15 Most Memorable John McCutcheon Storytelling Songs

John McCutcheon

Growing up in Kansas, September has always been an extraordinary time of year. It marked the coming of the Walnut Valley Festival and, with it, the arrival of various folk artists and fans worldwide.

From the age of 4, I immersed myself in the teachings of John McCutcheon, one of the most prolific folk artists of all time. As a child, his kid’s songs taught me the value of friendships and loving others.

As I grew, the music of John McCutcheon continued to shape me into the person I am today. For many fans, his storytelling songs are favorites. After all, McCutcheon is a master class in weaving a tale through song.

Over the past 50 years, he has captivated his audiences worldwide with his lyrics and accompanying instrumentals that show just how beautiful life is with music in it. Below is a list of the 15 Most Memorable John McCutcheon Storytelling Songs ranked in no particular order.

1. Christmas in the Trenches – Winter Solstice (1984)

One of John McCutcheon’s most famous songs, Christmas in the Trenches, tells the story of one Christmas morning during World War I. On this day, both sides of the war put down their weapons and met in no man’s land to play soccer, eat, dance, and sing together to celebrate the holiday.

It’s a beautiful song that shows even when you are on opposite sides of an argument, politics, or even a war, there’s a chance you have things in common. These young men came from different worlds and fought against one another, except for one day when they came together and found unity and love.

2. Medicine Game – Bucket List (2021)

On John McCutcheon’s 2021 album, the song Medicine Game stands out for its story regarding the acceptance and acknowledgment of our nation’s Indigenous tribes. By detailing what transpired in the months leading up to the 2022 World Lacrosse Games, McCutcheon shows how much Indigenous people get overlooked regarding competition regulations.

The song tells audiences about how the Iroquois team was ranked number 3 in the world. Still, World Lacrosse told them they weren’t a sovereign nation — despite that team being a combination of at least 6 Indigenous tribes. Then Ireland drops out of the championship for the Iroquois team to be allowed to play.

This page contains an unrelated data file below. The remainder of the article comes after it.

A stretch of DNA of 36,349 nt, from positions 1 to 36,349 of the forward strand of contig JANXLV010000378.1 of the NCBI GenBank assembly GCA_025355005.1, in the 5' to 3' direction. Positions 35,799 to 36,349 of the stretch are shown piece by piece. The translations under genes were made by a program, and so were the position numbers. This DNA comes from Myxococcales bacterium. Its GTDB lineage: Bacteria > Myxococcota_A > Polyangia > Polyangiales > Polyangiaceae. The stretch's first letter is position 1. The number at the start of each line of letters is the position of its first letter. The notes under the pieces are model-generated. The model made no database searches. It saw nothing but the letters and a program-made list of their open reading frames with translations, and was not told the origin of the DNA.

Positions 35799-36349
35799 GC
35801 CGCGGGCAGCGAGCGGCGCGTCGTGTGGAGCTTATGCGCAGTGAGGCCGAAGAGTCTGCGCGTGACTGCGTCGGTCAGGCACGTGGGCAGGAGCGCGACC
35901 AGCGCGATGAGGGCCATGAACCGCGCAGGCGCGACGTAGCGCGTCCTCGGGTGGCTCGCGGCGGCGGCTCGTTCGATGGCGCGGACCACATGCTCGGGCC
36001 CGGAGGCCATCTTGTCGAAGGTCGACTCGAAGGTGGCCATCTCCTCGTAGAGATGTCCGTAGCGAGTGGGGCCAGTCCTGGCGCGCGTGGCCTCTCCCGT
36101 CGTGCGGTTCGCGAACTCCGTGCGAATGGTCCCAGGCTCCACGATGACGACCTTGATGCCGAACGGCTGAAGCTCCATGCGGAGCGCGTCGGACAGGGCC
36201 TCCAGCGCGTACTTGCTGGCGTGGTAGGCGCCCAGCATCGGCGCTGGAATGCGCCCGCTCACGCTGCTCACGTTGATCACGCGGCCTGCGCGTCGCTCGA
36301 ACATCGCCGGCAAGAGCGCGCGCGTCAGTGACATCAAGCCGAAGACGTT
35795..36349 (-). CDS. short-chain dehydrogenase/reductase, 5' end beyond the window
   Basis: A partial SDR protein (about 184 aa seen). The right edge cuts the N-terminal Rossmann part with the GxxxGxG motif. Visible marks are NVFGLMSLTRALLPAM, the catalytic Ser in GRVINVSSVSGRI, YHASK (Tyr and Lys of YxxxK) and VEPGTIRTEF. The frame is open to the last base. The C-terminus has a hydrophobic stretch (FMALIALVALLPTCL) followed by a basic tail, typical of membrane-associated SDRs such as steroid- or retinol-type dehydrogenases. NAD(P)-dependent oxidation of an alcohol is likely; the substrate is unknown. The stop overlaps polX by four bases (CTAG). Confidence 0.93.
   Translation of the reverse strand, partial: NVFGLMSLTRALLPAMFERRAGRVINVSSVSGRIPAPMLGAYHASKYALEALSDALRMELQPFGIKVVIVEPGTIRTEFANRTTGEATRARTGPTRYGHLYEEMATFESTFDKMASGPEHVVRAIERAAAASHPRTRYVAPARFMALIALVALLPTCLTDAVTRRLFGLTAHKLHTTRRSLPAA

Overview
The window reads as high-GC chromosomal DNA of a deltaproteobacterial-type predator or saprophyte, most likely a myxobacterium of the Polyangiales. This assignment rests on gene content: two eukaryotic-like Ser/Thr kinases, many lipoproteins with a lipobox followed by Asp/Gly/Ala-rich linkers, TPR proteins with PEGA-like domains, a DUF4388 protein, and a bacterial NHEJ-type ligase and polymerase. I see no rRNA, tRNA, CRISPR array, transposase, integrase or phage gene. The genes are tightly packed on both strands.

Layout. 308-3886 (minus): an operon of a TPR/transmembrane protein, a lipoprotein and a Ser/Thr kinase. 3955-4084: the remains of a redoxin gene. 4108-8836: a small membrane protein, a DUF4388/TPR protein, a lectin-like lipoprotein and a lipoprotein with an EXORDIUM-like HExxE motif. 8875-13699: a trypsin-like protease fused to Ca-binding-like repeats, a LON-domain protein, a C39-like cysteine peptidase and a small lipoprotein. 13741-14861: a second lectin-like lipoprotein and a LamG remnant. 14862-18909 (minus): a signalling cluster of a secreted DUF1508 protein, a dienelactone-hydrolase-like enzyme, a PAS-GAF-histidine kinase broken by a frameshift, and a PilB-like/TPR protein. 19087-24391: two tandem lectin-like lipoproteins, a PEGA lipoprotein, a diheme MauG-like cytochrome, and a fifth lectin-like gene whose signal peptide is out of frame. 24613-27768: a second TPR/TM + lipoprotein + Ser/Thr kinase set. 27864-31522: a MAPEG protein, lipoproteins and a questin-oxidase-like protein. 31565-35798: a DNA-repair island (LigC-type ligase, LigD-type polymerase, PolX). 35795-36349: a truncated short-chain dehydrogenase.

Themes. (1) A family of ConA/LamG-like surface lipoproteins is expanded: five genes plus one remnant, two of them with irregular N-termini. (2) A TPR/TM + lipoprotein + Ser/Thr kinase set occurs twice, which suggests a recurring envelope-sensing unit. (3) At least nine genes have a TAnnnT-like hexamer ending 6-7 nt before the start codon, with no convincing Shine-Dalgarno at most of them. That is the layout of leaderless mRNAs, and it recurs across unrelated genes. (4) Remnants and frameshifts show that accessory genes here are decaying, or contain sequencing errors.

After all, Indigenous people are the ones who invented lacrosse, which they call Medicine Game.

3. In the Streets of Sarajevo – Stand Up! Broadsides for Our Times (2004)

During the Balkan War, there was a mortar attack on the last working bakery in Sarajevo, killing 22 people standing in a bread line. In response to this tragedy, Vedran Smailovic, cellist with the Sarajevo Opera Orchestra, would step outside at ten every morning for the next 22 mornings and play music to honor the dead.

The lyrics of this song transports listeners back to that time and the uncertainty the war brought to that city in particular. Somehow, during all the chaos, this man’s music created a beauty that could never be taken away, and In the Streets of Sarajevo truly captures that in the way only John McCutcheon can.

4. Casey Jones, the Union Scab – Joe Hill’s Last Will (2015)

In today’s climate, this story of a man who didn’t care about the strike his fellow workers were participating in is especially true. Casey Jones, the Union Scab ensures that listeners understand the complexities of unions and how the actions of one person can affect the lives of many others.

Once a scab, always a scab, even after you die, a lesson that Casey Jones learns well when he dies on the job. The song tells how he goes to heaven, but the Angels Union protests, and he’s sent down to hell instead.